“The Israel question has been suspended for now and instead there will be a committee set up to study the issue,” one of the diplomats told AFP.
The row broke out last July when Moussa Faki Mahamat, chair of the African Union Commission, accepted Israel’s accreditation to the bloc, triggering a rare dispute within a body that values consensus.
On Saturday, Palestinian Prime Minister Mohammed Shtayyeh urged the annual summit of the African Union in Addis Ababa, Ethiopia to withdraw Israel’s accreditation, bringing simmering tensions to a head.
“Israel should never be rewarded for its violation and for the apartheid regime it does impose on the Palestinian people,” he stated.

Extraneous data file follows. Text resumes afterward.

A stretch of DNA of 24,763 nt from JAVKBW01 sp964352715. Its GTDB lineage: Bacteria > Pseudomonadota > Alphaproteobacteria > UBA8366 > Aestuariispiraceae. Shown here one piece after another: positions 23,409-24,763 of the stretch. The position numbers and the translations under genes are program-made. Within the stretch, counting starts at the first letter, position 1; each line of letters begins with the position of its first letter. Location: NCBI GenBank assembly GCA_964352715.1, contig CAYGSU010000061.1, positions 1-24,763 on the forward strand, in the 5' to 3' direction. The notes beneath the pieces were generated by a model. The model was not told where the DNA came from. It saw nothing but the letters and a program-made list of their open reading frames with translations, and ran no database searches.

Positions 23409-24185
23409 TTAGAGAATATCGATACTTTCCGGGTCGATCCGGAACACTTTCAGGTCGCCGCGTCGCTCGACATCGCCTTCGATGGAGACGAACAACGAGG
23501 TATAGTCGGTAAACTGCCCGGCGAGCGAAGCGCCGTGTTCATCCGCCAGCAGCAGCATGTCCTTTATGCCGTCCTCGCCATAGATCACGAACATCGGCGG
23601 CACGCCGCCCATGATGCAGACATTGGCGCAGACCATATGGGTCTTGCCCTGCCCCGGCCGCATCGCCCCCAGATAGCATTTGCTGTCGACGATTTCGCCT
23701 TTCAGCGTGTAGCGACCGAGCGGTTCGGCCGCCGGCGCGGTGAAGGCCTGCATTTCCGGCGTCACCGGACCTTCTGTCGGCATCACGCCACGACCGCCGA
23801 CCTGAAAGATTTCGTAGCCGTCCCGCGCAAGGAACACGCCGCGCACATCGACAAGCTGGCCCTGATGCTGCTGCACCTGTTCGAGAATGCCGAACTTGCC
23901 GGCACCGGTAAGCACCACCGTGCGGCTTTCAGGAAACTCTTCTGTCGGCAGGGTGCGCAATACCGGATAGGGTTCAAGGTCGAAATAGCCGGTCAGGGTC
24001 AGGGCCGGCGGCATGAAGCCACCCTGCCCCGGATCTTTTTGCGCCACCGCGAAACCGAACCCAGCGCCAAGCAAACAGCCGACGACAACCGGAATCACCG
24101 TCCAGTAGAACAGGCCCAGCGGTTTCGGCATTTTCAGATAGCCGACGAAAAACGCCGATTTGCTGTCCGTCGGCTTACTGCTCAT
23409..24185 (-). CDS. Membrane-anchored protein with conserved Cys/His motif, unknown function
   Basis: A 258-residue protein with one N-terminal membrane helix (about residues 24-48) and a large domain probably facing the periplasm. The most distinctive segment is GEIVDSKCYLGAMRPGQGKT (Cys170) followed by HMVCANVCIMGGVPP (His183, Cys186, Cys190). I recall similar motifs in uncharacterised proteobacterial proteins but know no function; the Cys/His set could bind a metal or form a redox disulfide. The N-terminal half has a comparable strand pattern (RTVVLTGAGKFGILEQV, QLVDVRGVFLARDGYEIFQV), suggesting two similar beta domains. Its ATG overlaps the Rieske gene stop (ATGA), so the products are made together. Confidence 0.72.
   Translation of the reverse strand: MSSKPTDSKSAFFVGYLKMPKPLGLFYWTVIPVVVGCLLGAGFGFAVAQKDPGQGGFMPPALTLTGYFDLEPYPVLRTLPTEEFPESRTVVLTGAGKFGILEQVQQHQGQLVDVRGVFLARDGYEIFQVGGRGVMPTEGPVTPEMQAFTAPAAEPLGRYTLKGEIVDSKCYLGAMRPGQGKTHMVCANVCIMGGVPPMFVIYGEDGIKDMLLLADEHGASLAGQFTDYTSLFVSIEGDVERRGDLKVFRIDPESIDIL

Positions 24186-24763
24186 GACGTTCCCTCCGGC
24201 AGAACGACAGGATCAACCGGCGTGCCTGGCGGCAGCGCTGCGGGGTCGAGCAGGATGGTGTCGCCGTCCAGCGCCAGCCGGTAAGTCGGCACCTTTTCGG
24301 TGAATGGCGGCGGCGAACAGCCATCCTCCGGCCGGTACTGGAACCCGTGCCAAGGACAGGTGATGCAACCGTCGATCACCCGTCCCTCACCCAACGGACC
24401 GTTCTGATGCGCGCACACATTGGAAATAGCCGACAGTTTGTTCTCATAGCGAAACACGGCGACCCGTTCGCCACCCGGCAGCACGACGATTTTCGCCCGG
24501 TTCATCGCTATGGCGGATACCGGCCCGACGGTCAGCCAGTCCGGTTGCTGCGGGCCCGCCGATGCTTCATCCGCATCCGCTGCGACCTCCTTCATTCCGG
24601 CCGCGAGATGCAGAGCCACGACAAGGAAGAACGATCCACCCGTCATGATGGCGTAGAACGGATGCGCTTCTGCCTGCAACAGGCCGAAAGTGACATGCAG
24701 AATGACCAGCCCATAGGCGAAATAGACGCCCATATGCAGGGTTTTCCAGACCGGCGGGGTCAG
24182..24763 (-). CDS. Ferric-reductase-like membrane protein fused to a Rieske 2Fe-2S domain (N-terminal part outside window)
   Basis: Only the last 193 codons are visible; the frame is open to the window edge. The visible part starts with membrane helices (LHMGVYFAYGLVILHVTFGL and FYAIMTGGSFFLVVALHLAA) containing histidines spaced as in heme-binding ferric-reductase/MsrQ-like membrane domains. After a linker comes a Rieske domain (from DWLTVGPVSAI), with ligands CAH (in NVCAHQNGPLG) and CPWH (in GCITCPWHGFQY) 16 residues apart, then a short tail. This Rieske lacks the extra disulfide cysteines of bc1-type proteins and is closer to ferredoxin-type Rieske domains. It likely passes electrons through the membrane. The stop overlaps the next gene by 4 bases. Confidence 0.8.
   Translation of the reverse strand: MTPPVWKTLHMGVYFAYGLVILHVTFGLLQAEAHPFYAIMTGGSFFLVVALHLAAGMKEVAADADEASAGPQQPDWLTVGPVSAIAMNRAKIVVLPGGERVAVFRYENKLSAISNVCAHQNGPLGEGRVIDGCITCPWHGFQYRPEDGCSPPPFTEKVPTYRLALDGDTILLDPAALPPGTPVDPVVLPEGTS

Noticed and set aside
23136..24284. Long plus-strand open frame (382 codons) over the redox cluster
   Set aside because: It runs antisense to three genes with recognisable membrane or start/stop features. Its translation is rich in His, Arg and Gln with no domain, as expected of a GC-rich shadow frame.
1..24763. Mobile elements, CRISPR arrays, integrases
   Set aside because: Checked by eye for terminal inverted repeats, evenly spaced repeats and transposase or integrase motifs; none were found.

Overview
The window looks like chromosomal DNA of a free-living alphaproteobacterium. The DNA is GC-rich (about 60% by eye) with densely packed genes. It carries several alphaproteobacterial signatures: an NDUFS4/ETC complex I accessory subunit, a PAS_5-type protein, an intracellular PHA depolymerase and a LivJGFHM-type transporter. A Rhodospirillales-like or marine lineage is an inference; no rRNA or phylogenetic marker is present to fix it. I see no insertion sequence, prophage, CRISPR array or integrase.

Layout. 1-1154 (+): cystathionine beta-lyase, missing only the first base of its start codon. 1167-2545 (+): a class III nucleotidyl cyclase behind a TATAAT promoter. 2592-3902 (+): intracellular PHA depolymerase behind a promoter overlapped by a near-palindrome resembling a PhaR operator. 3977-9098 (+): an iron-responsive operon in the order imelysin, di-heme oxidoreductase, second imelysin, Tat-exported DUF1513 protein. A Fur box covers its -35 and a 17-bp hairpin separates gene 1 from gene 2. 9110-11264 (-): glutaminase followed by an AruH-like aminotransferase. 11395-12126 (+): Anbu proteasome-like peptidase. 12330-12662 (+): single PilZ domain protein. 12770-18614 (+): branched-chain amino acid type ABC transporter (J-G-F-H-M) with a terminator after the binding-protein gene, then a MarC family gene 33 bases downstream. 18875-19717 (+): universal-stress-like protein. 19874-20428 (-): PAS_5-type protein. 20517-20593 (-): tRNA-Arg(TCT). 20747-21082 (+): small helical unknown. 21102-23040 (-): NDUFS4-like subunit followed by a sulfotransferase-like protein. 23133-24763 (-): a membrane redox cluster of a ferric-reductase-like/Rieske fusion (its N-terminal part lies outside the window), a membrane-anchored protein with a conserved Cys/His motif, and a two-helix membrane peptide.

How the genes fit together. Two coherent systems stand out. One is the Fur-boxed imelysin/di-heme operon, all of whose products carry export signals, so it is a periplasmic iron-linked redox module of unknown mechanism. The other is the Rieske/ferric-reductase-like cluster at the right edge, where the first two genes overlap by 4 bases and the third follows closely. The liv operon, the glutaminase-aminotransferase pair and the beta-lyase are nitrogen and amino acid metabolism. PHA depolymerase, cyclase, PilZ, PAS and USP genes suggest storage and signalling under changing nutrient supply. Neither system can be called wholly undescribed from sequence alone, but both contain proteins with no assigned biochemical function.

“Your excellencies, I’m sorry to report to you that the situation of the Palestinian people has only grown more precarious,” he added.
Israel’s accreditation last year drew protest from powerful members, including South Africa and Algeria which argued that it flew in the face of AU statements supporting the Palestinian territories.
Earlier Saturday, Faki noted the AU’s commitment to the Palestinian push for independence was “unchanging and can only continue to go stronger”.
He defended Israel’s accreditation, saying it could be “an instrument in the service of peace” while calling for “a serene debate” on the issue.